The BNC was designed for military use and has gained wide acceptance in video and RF applications to 2 GHz. The BNC uses some plastic dielectric on each gender connector; this dielectric causes increasing losses at higher frequencies. Above 4 GHz, the slots may radiate signals, so the connector is usable, but not stable up to about 11 GHz. Both 50 ohm and 75 ohm versions are available; the BNC connector is used for signal connections such as: analog and serial digital interface video signals radio antennas aerospace electronics nuclear instrumentation test equipment. The BNC connector is used for composite video on commercial video devices. Consumer electronics devices with RCA connector jacks can be used with BNC-only commercial video equipment by inserting an adapter. BNC connectors were used on 10base2 thin Ethernet network cables and network cards. BNC connections can be found in recording studios. Digital recording equipment uses the connection for synchronization of various components via the transmission of word clock timing signals.
The male connector is fitted to a cable, the female to a panel on equipment. Cable connectors are designed to be fitted by crimping using a special power or manual tool. Wire strippers which strip outer jacket, shield braid, inner dielectric to the correct lengths in one operation are used; the connector was named the BNC after its bayonet mount locking mechanism and its inventors, Paul Neill and Carl Concelman. Neill worked at Bell Labs and invented the N connector. A backronym has been mistakenly applied to it: British Naval Connector. Another common incorrectly attributed; the basis for the development of the BNC connector was the work of Octavio M. Salati, a graduate of the Moore School of Electrical Engineering of the University of Pennsylvania. In 1945, while working at Hazeltine Electronics Corporation, he filed a patent for a connector for coaxial cables that would minimize wave reflection/loss; the patent was granted in 1951. BNC connectors are most made in 50 and 75 ohm versions, matched for use with cables of the same characteristic impedance.
The 75 ohm types can sometimes be recognized by the reduced or absent dielectric in the mating ends but this is by no means reliable. There was a proposal in the early 1970s for the dielectric material to be coloured red in 75 ohm connectors, while this is implemented, it did not become standard; the 75 ohm connector is dimensionally different from the 50 ohm variant, but the two can be made to mate. The 50 ohm connectors are specified for use at frequencies up to 4 GHz and the 75 ohm version up to 2 GHz. A 95 ohm variant is used within the aerospace sector, but elsewhere, it is used with the 95 ohm video connections for glass cockpit displays on some aircraft. Video and DS3 Telco central office applications use 75 ohm BNC connectors, whereas 50 ohm connectors are used for data and RF. Many VHF receivers used 75 ohm antenna inputs, so they used 75 ohm BNC connectors. Reverse-polarity BNC is a variation of the BNC specification which reverses the polarity of the interface. In a connector of this type, the female contact found in a jack is in the plug, while the male contact found in a plug is in the jack.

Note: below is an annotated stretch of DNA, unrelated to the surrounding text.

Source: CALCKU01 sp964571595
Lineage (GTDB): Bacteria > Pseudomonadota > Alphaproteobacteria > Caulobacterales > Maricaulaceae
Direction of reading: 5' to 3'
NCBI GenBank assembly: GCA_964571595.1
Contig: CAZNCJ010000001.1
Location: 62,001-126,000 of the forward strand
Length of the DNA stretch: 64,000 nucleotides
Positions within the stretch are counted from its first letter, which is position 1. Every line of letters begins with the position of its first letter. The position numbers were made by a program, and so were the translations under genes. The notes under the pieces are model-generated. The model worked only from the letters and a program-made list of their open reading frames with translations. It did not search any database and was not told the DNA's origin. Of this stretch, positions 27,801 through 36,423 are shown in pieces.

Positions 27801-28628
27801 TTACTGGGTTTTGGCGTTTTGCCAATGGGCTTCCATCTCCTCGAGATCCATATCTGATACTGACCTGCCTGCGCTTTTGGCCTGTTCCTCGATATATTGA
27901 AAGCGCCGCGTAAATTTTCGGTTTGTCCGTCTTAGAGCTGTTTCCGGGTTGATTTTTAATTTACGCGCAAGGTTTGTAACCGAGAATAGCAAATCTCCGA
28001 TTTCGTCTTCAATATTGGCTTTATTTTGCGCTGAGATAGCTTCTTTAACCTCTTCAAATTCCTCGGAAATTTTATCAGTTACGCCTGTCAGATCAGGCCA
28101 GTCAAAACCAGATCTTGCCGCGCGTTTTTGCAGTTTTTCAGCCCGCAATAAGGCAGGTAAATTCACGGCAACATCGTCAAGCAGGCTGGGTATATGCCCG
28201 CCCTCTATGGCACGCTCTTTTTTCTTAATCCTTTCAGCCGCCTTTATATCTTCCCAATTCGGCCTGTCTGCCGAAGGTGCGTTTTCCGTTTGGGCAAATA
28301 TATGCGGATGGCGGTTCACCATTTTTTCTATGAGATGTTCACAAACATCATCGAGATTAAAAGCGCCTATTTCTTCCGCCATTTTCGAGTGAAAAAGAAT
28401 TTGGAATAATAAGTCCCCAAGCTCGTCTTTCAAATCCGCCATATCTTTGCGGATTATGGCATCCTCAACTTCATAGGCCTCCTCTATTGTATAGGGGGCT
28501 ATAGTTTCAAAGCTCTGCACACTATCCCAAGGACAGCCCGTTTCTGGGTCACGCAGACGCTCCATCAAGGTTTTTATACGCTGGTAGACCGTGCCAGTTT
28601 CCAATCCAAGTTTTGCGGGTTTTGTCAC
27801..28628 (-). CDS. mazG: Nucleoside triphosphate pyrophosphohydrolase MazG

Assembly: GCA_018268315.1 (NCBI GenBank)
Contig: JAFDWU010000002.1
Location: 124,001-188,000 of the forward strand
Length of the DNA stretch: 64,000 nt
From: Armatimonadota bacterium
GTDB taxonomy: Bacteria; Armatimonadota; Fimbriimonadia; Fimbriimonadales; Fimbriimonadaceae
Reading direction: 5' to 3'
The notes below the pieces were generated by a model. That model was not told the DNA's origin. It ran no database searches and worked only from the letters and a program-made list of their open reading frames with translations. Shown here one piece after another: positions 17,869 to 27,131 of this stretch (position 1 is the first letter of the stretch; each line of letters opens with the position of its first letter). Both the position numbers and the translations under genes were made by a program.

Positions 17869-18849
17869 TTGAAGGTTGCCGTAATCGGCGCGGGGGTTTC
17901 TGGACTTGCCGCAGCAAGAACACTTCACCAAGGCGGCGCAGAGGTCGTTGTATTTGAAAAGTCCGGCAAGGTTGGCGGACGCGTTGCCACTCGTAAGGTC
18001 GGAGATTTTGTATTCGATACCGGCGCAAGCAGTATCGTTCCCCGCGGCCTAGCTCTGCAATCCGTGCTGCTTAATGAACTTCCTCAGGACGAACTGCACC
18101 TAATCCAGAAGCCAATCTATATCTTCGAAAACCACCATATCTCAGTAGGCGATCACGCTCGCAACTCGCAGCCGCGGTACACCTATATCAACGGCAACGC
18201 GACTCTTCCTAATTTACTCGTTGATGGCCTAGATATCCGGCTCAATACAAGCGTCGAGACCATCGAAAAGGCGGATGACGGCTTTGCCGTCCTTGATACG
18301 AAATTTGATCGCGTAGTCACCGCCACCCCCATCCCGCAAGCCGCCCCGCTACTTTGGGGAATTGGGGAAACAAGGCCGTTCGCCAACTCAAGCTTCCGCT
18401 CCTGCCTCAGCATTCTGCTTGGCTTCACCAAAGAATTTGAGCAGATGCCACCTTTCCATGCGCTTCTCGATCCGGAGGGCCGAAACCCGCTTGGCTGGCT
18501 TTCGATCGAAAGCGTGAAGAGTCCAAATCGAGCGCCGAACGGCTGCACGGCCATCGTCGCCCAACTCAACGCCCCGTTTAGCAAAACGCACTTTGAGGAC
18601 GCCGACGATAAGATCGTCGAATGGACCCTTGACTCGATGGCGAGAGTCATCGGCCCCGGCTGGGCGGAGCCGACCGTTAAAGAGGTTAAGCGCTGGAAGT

This ensures that reverse polarity interface connectors do not mate with standard interface connectors. The SHV connector is a high-voltage BNC variant. Smaller versions of the BNC connector, called Mini BNC and High Density BNC, are manufactured by Amphenol. While retaining the electrical characteristics of the original specification, they have smaller footprints giving a higher packing density on circuit boards and equipment backplanes; these connectors have true 75 ohm impedance making them suitable for HD video applications. The different versions are designed to mate with each other, a 75 ohm and a 50 ohm BNC connector which both comply with the 2007 IEC standard, IEC 60169-8, will mate non-destructively. At least one manufacturer claims high reliability for the connectors' compatibility. At frequencies below 10 MHz the impedance mismatch between a 50 ohm connector or cable and a 75 ohm one has negligible effects. BNC connectors were thus made only in 50 ohm